Encyclopedia of Religion
and Society

William H. Swatos, Jr. Editor

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A certain type of theology (or atheism) will identify the supernatural with divinity; in ordinary speech, especially since the 1960s, it means the "mysterious." David Martin (1969) pointed out the coincidence of a particular understanding of "religion" and of assumptions regarding the inevitability of "secularization": This understanding assumed the universality of dichotomies, such as that between the natural and the supernatural, which were peculiarly associated with the Platonic strand within the Western form of the Christian religion.

Thus the attention given to, and the meaning attributed to, the "supernatural," by the (ideological and/or academic) exponent of secularism has tended to be culture-specific, if not eccentric, from the point of view of the "ordinary person," whether in the pew or not. For most people, religion has been and is, on the whole, both natural and normal.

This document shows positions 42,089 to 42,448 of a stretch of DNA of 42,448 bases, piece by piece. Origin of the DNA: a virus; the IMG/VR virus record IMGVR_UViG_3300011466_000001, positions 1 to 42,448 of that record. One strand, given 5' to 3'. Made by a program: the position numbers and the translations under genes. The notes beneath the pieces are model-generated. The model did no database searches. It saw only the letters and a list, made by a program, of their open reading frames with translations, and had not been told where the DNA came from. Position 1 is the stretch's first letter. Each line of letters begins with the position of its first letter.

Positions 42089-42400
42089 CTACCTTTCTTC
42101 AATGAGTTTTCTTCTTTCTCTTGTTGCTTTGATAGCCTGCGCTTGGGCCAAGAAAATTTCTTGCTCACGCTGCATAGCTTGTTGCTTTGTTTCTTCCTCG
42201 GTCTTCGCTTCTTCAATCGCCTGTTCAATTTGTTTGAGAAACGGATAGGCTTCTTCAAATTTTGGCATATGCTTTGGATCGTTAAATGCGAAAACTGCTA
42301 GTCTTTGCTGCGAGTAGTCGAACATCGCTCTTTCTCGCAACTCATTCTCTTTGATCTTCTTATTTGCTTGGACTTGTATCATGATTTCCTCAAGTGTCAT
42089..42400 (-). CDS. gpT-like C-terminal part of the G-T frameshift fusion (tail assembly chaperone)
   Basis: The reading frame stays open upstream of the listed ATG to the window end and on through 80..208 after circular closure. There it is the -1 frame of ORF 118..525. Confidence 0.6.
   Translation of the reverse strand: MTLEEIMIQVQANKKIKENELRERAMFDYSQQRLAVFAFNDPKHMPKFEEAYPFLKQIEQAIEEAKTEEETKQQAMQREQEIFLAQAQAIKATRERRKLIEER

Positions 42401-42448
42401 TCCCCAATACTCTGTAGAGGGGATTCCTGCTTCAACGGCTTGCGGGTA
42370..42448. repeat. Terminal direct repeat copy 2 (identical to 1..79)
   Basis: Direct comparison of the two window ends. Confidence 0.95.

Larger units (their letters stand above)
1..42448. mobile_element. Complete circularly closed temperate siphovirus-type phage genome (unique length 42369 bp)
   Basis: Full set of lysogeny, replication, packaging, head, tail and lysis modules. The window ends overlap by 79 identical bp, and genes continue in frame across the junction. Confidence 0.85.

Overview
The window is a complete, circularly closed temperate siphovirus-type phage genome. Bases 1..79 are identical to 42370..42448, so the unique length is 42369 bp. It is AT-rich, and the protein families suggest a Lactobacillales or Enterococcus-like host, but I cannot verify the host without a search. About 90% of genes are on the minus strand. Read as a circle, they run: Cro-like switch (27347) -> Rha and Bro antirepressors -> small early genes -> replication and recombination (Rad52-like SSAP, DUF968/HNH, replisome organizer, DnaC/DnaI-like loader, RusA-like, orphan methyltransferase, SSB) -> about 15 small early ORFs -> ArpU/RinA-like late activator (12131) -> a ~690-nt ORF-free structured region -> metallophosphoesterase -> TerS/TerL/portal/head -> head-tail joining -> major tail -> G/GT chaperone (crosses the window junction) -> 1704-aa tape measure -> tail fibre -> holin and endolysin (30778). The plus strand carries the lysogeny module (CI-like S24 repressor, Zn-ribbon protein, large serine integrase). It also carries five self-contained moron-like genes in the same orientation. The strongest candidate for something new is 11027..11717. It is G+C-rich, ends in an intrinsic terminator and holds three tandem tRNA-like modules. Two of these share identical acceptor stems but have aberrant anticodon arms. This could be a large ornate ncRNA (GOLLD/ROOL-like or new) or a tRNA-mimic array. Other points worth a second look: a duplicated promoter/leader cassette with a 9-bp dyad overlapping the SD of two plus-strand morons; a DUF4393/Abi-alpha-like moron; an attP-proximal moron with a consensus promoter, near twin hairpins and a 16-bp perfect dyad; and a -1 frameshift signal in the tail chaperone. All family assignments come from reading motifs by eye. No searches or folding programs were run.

The definition of super-natural inevitably begs the question of the meaning of natural . A mechanistic worldview will impute to it "personal tinkering." A less dichotomized worldview will see it as "focused significance." Just as "religion is not so much different from the rest of life, but life at its most intense" (Cook 1918), so "there is nothing so natural as the supernatural" (Oman 1931).

Between these two understandings of religion and the supernatural lies the current popular meaning of the latter: those puzzling but rather secular happenings that mundane science cannot explain.

Edward I. Bailey


S. A. Cook, "Religion," in Encyclopaedia of Religion and Ethics (Edinburgh: Clark, 1918): 667-693

D. A. Martin, The Religious and the Secular (London: SCM, 1969)

J. Oman, The Natural and the Supernatural (Cambridge: Cambridge University Press, 1931).

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